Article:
Despite Everything, an Optimist: Eleanor Heartney on Living in the Apocalypse

When you consider that Eleanor Heartney has had incredible success framing the world– the art world, specifically– in terms of the end of days, it’s remarkable how cheerful and optimistic she is. She acknowledges this asynchronism– “I know, I just published on the end of the world, and a lot of people think we might be living in it, but I’m an optimist,” she told our group this morning.

Reading about Heartney and reading interviews with her is entirely different from meeting with her in person (or over Zoom, as the case may be). On paper, she’s intently focused on individual works, looking at the art historical context of every piece she discusses, carefully picking apart the nature of art, from the psychological idiosyncrasies of individual artists to their place in the grand scheme of large-scale trends in the neverending canon of all art created ever. In a less formal setting, Heartney is still all of that, but… softer. Her critical edges are not dulled by any means, but rather their razors’ edge applied in a different direction entirely– almost a reverse of her art criticisms. Instead of picking apart art pieces to place them on a continuum of context, she picks apart artists’ motivations and thinks about how one might visualize a mindset. She questions what comprises identity, what the value of religion is in today’s world, whether or not technology is taking over and whether or not we’re already living in the next industrial revolution.

Heartney doesn’t talk about her career as work so much as she describes it as a way of understanding the world. She frames the world as a combination of “multiple realities,” and describes apocalyptic art as a depiction of the world in stark duality. She notes that religion has a way of seeping into adult life even when the adult in question claims to have eschewed that train of thought completely– belief and upbringing shape the way people think about the world, and yet “the modern art world dismisses it so easily.”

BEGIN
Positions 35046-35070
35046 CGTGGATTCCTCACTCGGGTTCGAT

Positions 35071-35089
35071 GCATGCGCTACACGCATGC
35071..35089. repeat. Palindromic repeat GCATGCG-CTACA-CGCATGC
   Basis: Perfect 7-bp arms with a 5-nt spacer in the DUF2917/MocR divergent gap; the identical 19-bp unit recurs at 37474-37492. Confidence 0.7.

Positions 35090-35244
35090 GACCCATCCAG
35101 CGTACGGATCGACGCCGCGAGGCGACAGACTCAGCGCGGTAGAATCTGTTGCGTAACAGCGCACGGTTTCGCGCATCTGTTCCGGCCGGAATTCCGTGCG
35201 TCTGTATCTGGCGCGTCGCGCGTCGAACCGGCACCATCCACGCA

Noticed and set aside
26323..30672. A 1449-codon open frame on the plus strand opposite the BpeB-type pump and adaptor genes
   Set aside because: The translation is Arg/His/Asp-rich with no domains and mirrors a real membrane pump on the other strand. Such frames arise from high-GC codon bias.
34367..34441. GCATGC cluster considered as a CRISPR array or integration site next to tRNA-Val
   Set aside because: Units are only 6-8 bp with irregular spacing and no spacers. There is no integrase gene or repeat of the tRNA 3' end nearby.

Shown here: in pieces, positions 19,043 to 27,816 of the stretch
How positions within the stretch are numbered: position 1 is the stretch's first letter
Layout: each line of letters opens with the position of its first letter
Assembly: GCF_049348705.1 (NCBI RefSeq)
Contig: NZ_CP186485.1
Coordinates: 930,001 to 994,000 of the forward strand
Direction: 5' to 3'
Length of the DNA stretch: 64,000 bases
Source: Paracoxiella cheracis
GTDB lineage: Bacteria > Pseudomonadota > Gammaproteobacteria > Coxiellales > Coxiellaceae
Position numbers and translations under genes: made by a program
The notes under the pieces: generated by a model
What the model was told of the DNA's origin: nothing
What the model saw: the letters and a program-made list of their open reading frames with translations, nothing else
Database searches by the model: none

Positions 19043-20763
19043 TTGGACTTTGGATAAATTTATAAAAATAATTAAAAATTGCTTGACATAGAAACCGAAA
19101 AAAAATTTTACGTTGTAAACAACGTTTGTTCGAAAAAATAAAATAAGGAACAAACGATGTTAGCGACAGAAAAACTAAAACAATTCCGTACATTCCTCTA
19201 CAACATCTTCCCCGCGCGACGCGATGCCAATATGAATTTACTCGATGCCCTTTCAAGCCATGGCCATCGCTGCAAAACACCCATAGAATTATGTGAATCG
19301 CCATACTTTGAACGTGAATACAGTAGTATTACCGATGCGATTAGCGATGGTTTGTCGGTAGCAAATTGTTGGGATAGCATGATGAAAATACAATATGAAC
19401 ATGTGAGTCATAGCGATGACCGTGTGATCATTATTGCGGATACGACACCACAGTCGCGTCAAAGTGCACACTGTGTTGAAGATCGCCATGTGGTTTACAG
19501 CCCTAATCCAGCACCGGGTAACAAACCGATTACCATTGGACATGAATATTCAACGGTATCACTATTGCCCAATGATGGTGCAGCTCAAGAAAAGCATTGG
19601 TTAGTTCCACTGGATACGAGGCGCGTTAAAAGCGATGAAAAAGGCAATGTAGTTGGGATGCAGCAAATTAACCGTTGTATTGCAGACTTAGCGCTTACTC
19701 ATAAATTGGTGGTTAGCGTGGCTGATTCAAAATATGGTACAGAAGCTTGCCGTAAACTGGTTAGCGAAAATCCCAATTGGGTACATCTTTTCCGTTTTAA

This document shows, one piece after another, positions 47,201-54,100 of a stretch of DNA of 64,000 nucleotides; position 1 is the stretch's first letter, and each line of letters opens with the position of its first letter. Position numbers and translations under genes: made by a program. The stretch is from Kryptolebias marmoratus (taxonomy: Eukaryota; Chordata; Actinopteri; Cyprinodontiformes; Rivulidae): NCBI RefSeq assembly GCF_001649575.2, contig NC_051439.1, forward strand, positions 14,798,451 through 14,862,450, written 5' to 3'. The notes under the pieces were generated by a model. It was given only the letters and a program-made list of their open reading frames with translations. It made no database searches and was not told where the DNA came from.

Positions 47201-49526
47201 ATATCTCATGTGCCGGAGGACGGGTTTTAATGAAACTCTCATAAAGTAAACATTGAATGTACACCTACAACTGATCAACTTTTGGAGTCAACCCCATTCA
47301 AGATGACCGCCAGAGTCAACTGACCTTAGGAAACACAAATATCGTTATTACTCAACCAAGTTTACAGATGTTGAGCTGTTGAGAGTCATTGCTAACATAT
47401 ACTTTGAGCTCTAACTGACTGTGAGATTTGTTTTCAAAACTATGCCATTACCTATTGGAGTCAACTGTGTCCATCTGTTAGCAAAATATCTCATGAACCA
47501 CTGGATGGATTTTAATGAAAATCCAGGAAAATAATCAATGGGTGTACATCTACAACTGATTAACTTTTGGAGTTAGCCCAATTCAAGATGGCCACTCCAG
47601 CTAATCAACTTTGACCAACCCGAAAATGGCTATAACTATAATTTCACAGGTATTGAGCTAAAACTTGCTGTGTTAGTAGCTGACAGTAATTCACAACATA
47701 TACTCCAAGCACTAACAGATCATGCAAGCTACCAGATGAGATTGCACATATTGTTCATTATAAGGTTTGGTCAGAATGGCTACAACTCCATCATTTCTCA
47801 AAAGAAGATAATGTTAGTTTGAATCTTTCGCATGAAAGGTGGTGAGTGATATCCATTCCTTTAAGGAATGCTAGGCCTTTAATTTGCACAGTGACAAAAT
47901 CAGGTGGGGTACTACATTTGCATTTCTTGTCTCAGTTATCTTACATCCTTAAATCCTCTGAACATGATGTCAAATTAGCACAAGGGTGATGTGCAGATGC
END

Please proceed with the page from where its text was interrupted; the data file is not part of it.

Heartney thinks it has something to do with the way that religion allows its followers to be a part of something bigger. The art world works the same way, she notes. And so do environmentalist movements, and feminist movements, to say nothing of environmental feminism. She points out that the most effective movements are often those that ignore national borders. Religion works the same way– it exists, it spills over, it spans continents. perhaps that is how it functions in a way that is so deeply intertwined with art.

More than anything, what fascinated me about the conversation with Heartney was her musings on humanity. She is an optimist– she holds fast to the beautiful things in this world, art depicting the end of the world itself included. She understands that times of division are drastic, and terrible. She knows that COVID is terrifying. She states openly and without hesitation that art will likely look very different a few years down the line– we live in times of extreme “us and them” rhetoric– perhaps people will focus on repairing the earth, embracing a more communal humanity-versus-the-end sort of mindset. Or perhaps technology will takeover. She doesn’t know– none of us do.

But depsite it all, she remains hopeful.

photo of a William Blake illustration by Maxxe Albert-Deitch, November 2019

note: image in the header is William Blake’s “The Ancient of Days,” as projected onto the dome of St. Paul’s Cathedral. London, November 2019. Photo by Maxxe Albert-Deitch

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